One of my classmates from MIT (i.e., an old guy who has been using Unix for nearly 20 years) thought that his personal Web/mail server had been hacked. The GNU/Linux machine was behaving inexplicably and not doing any of the things that it had been configured to do. Last night he finally figured out why. Logged in as root he’d tried to list a tar file from another computer. But he got one character of the incantation wrong and instead wrote the tar file over the existing file system. Basically all of the files in /etc were replaced by /etc files from the old computer, which had a different set of users/passwords and was in a different network.
I’m not going to say who it is because he’d be embarrassed but perhaps the incident reveals something general: people over the age of 25 shouldn’t use Unix/GNU/Linux/whatever, unless they are full-time professional Unix sysadmins. The dialog boxes on WinXP are annoying but for those of us nearing 40 perhaps it would be nice to have the computer ask “Are you sure that you want to overwrite all the most critical files on this machine?”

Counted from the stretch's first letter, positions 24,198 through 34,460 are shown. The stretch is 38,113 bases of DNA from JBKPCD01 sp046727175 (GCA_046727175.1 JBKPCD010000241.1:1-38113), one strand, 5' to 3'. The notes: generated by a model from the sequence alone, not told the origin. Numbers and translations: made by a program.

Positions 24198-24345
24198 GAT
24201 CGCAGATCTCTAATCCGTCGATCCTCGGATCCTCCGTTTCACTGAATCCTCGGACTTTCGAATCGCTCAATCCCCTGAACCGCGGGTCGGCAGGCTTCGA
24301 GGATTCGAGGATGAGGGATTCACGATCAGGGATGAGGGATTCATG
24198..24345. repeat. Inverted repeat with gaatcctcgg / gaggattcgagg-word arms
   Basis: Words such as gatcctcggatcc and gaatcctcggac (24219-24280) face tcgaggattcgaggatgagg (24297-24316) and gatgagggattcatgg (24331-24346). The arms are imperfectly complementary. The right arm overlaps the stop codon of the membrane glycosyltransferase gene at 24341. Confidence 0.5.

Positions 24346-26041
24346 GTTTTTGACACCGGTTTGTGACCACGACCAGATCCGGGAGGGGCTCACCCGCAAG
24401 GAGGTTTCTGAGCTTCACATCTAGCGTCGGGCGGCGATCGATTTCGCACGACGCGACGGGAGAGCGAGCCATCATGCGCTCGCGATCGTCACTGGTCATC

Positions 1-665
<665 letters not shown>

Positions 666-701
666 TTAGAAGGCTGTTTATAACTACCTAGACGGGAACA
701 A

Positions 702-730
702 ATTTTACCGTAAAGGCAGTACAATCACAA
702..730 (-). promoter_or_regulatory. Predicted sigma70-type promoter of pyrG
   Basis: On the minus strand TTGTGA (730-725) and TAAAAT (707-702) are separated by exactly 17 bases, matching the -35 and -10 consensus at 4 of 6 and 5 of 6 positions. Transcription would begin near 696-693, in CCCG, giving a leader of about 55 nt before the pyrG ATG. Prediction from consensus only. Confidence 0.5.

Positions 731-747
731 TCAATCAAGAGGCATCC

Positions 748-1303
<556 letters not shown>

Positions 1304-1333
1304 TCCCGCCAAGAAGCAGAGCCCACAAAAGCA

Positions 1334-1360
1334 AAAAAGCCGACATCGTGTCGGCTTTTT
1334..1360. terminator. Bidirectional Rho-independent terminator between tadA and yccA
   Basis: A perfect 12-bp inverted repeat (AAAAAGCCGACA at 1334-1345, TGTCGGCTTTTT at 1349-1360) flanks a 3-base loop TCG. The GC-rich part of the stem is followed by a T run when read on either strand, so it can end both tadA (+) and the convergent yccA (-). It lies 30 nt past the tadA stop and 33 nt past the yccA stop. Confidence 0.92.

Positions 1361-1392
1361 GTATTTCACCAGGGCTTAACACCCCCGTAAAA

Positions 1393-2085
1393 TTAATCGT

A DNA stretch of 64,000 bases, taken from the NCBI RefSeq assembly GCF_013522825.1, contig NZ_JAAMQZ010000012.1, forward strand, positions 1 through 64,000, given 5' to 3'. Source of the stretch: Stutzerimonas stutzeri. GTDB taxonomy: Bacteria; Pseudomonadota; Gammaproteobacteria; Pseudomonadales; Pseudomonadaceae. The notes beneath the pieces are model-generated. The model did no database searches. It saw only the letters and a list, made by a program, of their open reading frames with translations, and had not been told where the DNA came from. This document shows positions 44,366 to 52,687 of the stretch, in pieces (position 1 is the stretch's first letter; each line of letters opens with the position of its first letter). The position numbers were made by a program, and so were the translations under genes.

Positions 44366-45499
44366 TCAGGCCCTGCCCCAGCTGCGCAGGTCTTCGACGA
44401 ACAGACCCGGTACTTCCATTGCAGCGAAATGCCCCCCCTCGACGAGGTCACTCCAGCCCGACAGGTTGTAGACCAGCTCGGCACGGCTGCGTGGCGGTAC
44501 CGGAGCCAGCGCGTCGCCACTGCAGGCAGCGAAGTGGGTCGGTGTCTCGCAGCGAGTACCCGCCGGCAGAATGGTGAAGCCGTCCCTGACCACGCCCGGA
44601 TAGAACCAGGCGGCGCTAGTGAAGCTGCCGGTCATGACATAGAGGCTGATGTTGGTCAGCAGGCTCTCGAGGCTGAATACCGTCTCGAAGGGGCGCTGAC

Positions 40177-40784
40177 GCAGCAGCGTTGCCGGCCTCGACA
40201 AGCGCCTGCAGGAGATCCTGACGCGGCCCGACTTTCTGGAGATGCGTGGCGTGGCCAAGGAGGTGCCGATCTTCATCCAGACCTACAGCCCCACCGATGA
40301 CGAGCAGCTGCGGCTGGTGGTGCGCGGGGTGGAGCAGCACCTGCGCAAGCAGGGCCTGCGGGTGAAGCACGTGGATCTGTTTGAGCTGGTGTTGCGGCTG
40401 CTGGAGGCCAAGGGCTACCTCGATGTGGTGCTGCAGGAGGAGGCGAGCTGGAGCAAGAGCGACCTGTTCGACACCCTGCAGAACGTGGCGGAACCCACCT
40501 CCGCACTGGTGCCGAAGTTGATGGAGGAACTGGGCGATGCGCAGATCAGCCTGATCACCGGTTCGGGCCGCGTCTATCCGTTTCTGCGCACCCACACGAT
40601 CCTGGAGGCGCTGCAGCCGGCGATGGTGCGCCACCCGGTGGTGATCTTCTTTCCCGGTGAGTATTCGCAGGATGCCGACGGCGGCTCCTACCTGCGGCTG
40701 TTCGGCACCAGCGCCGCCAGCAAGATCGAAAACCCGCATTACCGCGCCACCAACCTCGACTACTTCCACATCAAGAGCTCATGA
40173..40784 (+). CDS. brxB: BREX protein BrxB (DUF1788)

My instrument instructor in Alaska was 77 years old at the time that I got my rating. Tom Wardleigh had 33,000 hours of flying experience including 15,000 hours on floats and was considered perhaps the best flight instructor in the state of Alaska. His son had refused to learn to fly, despite his proximity to such a renowned instructor and all of the freedom that flying brings in a state with substantially no roads. One of the things that Tom’s son had noticed was how many times his father went out to search for pilots who had crashed. His stated reason for never learning to fly: “I don’t want to do something where the opposite of perfection is death.”
Being root on Unix is sort of like that.Full post, including comments